State government gets tough


  • Community
  • Saturday, 22 Sep 2012

Necessary steps: Johari (centre), accompanied by Zaidi (right) and organising chairman Sim Kiang Chiok, visiting the booths at Sarbex 2012 in Kuching.

KUCHING: The state government is considering measures to prevent housing projects from being abandoned as part of an ongoing review of the Housing Developers (Licensing and Control) Ordinance 1993.

Housing Minister Datuk Amar Abang Johari Tun Openg said the review was necessary to align the Ordinance with current industry issues and challenges.

As a measure to prevent the abandonment of projects, he said the review would consider the requirement of a deposit to be paid by housing developers.

“In the existing Ordinance, developers do not need to pay a deposit but only have to provide a bank guarantee on their projects,” he said when opening the Sarawak Builders Expo (Sarbex) 2012 at Borneo Convention Centre Kuching yesterday.

Sarawak Housing and Real Estate Developers Association (Sheda) president Zaidi Ahmad had earlier requested the state government not to impose a deposit of 3% of the gross development value, as practised in some states, as this would be counter-productive.

Zaidi also said the number of abandoned projects in the state was not high and did not justify the deposit.

In response, Johari said the deposit required might not be 3%.

“But some money must be deposited to protect buyers and we will negotiate the quantum. We have to balance the needs of house buyers along with that of developers,” he said.

Johari also said the review would take into account issues related to developing gated and guarded communities and enhancing licensing and other regulatory requirements for housing developers.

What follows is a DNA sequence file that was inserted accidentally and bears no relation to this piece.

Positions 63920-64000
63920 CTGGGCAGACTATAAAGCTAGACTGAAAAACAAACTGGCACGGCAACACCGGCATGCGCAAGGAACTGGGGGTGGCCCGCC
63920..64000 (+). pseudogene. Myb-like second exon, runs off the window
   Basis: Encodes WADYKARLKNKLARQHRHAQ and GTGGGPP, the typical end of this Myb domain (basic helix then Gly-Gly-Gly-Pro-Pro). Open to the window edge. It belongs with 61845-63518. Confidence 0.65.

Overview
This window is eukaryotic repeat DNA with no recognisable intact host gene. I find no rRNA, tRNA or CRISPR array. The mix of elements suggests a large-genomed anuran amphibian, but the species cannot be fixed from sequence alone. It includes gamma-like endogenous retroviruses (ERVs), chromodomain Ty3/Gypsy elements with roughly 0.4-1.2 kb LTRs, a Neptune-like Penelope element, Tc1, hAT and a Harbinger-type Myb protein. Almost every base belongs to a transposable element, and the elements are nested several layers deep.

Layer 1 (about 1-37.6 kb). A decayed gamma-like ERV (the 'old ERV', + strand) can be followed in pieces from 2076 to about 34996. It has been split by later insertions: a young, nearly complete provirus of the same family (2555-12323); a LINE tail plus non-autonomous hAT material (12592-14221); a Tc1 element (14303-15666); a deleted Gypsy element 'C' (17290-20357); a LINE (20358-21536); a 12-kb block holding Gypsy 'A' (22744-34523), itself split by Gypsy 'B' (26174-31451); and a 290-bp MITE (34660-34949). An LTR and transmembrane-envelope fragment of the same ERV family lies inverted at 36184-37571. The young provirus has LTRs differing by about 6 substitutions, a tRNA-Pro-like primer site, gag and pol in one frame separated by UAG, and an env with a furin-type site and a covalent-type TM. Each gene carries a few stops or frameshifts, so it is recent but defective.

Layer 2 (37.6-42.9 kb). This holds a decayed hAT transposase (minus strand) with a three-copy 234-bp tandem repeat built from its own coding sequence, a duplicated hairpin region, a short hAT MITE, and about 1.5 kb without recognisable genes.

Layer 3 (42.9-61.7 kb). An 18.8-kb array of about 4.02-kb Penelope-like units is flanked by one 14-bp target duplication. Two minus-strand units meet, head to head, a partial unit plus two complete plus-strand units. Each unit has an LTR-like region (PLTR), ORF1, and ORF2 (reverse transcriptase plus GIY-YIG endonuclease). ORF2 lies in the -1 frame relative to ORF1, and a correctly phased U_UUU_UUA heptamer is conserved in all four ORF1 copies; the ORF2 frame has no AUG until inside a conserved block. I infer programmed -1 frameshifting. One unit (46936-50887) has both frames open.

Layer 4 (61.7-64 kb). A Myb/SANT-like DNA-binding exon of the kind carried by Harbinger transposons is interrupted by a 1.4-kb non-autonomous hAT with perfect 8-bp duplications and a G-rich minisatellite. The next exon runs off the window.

He said the development of gated and guarded communities was a new trend in the state’s housing industry.

“There is no legal provision in the Ordinance regulating the development of gated and guarded communities,” he said.

Johari noted that another emerging trend was the construction of commercial complexes with residential facilities on the top floor.

“The Ordinance is vague as to whether a licence is required for this. This is a grey area which we will look into,” he said.

He assured Sheda that the Housing Ministry would conduct negotiations with the association, consultants, architects, engineers and other stakeholders on the revision of the Ordinance before introducing it in the State Legislative Assembly.

On the matter of affordable housing brought up by Sheda, Johari said the state government’s stand was to find ways and means to supply this category of houses to low-income earners.

He said he was in negotiations with the 1Malaysia People’s Housing programme (PR1MA) to construct affordable homes in Petra Jaya.

“I’m also trying to establish a zone for affordable housing in the price range of RM300,000 and below,” he said, adding that developers should work together with the Government to achieve this.

Zaidi, in his speech earlier, had urged the state government to allow the conversion of state land in urban areas and some native land within a 25-30km radius of the city for affordable housing.

“This is because public land is very expensive and these steps can help to increase the supply of affordable housing,” he said.

He also called for the implementation of stratified housing as a way to supply more affordable housing, especially in urban areas.

“The Government should take these pre-emptive steps to address rising property prices. We believe affordable housing will be an issue in the future as the gap between household income and house prices grows.

“We believe our proposals will help to address this issue,” he added.

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